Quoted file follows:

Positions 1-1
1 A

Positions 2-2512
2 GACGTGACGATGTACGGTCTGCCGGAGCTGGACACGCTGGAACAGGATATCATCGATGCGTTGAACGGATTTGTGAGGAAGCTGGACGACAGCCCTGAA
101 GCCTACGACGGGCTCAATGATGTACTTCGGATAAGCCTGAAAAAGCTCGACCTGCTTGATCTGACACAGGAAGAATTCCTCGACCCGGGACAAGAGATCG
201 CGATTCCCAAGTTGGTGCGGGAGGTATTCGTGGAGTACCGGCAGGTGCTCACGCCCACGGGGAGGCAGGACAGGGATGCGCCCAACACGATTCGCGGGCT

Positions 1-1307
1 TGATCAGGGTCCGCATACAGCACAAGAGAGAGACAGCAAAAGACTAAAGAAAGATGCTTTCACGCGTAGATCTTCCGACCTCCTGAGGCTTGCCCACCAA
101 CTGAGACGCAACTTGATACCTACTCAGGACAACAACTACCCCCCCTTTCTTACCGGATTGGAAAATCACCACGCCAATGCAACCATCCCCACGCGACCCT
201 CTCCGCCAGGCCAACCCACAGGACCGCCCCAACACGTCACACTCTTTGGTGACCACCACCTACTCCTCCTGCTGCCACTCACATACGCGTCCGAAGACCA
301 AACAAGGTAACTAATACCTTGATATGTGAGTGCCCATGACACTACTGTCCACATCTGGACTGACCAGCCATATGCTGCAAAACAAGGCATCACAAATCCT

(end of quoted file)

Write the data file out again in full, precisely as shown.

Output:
Positions 1-1
1 A

Positions 2-2512
2 GACGTGACGATGTACGGTCTGCCGGAGCTGGACACGCTGGAACAGGATATCATCGATGCGTTGAACGGATTTGTGAGGAAGCTGGACGACAGCCCTGAA
101 GCCTACGACGGGCTCAATGATGTACTTCGGATAAGCCTGAAAAAGCTCGACCTGCTTGATCTGACACAGGAAGAATTCCTCGACCCGGGACAAGAGATCG
201 CGATTCCCAAGTTGGTGCGGGAGGTATTCGTGGAGTACCGGCAGGTGCTCACGCCCACGGGGAGGCAGGACAGGGATGCGCCCAACACGATTCGCGGGCT

Positions 1-1307
1 TGATCAGGGTCCGCATACAGCACAAGAGAGAGACAGCAAAAGACTAAAGAAAGATGCTTTCACGCGTAGATCTTCCGACCTCCTGAGGCTTGCCCACCAA
101 CTGAGACGCAACTTGATACCTACTCAGGACAACAACTACCCCCCCTTTCTTACCGGATTGGAAAATCACCACGCCAATGCAACCATCCCCACGCGACCCT
201 CTCCGCCAGGCCAACCCACAGGACCGCCCCAACACGTCACACTCTTTGGTGACCACCACCTACTCCTCCTGCTGCCACTCACATACGCGTCCGAAGACCA
301 AACAAGGTAACTAATACCTTGATATGTGAGTGCCCATGACACTACTGTCCACATCTGGACTGACCAGCCATATGCTGCAAAACAAGGCATCACAAATCCT